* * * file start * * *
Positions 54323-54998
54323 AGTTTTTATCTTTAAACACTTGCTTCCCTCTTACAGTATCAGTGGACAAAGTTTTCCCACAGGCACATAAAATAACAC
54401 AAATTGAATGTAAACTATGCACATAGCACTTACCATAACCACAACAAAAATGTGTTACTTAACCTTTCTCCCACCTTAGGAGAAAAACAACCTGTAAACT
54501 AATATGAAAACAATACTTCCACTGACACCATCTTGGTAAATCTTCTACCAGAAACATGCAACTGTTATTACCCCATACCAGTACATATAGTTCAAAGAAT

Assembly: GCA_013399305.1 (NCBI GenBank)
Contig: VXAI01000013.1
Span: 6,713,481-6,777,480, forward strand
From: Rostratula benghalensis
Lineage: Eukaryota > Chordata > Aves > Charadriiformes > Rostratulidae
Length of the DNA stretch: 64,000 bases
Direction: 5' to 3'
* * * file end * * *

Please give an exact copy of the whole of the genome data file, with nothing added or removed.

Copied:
Positions 54323-54998
54323 AGTTTTTATCTTTAAACACTTGCTTCCCTCTTACAGTATCAGTGGACAAAGTTTTCCCACAGGCACATAAAATAACAC
54401 AAATTGAATGTAAACTATGCACATAGCACTTACCATAACCACAACAAAAATGTGTTACTTAACCTTTCTCCCACCTTAGGAGAAAAACAACCTGTAAACT
54501 AATATGAAAACAATACTTCCACTGACACCATCTTGGTAAATCTTCTACCAGAAACATGCAACTGTTATTACCCCATACCAGTACATATAGTTCAAAGAAT

Assembly: GCA_013399305.1 (NCBI GenBank)
Contig: VXAI01000013.1
Span: 6,713,481-6,777,480, forward strand
From: Rostratula benghalensis
Lineage: Eukaryota > Chordata > Aves > Charadriiformes > Rostratulidae
Length of the DNA stretch: 64,000 bases
Direction: 5' to 3'